# Daily Challenge #130 - GCD Sum

Given the sum and gcd of two numbers, return those two numbers in ascending order. If the numbers do not exist, return -1, (or return NULL in C).

For example:
Given sum = 12 and gcd = 4...

solve(12,4) = [4,8].
The two numbers 4 and 8 sum to 12 and have a gcd of 4.

solve(12,5) = -1.
No two numbers exist that sum to 12 and have gcd of 5.

solve(10,2) = [2,8].
Note that [4,6] is also a possibility but we pick the one with the lower first element: 2 < 4, so we take [2,8].

Good luck.

This challenge comes from KenKamau on CodeWars. Thank you to CodeWars, who has licensed redistribution of this challenge under the 2-Clause BSD License!

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### Discussion

A bit ineffective because it generates all possible solutions instead of stopping when it finds the first solution.

solve :: Int -> Int -> Maybe (Int, Int)
solve sum target
| solutions == [] = Nothing
| otherwise       = Just (head solutions)
where
solutions = [(a, b) | a <- [1..(sum div 2)],
let b = sum - a,
gcd a b == target ]


Correct me if I'm wrong, but it doesn't generate all possible solutions. Haskell is lazy, and because the function only returns the head of the list, only the head can be forced into a value. So the evaluation of the list will stop as soon as a value for the head is found, meaning it does stop when the first solution is found.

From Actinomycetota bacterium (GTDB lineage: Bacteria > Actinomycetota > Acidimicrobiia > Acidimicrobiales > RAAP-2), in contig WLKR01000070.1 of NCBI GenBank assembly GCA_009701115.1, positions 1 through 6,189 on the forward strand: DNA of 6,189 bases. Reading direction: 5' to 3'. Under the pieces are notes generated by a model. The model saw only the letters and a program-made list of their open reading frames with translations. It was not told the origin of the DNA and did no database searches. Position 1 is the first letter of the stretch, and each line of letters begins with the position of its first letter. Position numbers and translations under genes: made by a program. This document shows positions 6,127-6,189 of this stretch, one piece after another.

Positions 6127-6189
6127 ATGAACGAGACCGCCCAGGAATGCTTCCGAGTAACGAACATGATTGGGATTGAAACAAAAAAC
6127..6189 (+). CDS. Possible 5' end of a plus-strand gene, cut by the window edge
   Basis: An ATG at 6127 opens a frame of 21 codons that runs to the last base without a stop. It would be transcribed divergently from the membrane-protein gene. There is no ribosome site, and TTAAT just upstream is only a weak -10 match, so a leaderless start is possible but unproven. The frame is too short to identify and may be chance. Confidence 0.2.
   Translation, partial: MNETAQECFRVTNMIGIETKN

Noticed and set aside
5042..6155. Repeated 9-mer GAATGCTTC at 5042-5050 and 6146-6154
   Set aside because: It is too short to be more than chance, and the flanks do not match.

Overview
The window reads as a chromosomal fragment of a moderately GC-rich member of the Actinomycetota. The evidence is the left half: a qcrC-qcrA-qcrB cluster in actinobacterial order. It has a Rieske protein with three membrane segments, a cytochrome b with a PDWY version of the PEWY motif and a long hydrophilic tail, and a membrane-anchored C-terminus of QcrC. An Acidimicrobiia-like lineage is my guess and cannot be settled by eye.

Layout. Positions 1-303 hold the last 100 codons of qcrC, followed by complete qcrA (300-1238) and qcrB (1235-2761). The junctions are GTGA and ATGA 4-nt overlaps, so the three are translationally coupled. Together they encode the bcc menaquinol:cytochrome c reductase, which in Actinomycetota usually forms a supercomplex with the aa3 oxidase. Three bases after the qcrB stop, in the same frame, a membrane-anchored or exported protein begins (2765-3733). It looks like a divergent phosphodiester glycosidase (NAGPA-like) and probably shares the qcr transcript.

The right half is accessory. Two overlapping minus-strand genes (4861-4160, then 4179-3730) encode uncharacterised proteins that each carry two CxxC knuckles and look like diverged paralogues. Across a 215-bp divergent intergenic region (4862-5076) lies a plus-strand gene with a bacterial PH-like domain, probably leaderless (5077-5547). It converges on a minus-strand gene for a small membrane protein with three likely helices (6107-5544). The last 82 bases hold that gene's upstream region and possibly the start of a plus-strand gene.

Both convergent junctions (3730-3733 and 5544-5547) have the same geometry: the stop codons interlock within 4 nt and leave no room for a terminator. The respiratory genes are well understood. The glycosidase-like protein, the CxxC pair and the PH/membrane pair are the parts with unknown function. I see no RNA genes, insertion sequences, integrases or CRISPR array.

Update: I tried with an infinite sequence to generate the solutions and the program didn't get stuck in an infinite loop, so you are right, only the first element of the sequence is generated.

Assume 0 < N <= M
Sum = N + M
GCD = G, so that N = x * G, M = y * G and x, y are relatively prime integers > 0
=>
Sum = x * G + y * G = G * (x + y)
Sum / G should also be integer, otherwise no answer
x + y = Sum / G
We need to take smallest x, so that x, y are relatively prime, so x = 1
=> x = 1 => N = G => M = Sum - G
Test:
1) Solve(12, 4) = 4, 8; GCD(4, 8) = 4; 4 + 8 = 12; OK
2) Solve(12, 5): 12 % 5 > 0 => No Answer; OK
3) Solve(10, 2) = 2, 8; GCD(2, 8) = 2; 2 + 8 = 10; OK

Reiterating to this logic in Swift:

import UIKit

func solve(sum: Int, hcf: Int) -> (Int, Int)? {
let x = 1
var y: Int!

y = sum - hcf

let verificationInt: Float = Float((hcf + y)/hcf)
let verificationSum = Int(verificationInt + 1)
if verificationSum % hcf == 0 {
return (hcf*x, y)
}
return nil
}

if let solution = solve(sum: 12, hcf: 5) {
print(solution)
} else {
print(-1)
}


JavaScript ES6

const solve = (sum,gcd) => {
if(sum%gcd) return -1;
const constantSum = sum / gcd;
return [gcd,(constantSum-1) * gcd]
}

const solve = (s,g) => (s%g) ? -1 : [g,(s / g-1)*g]


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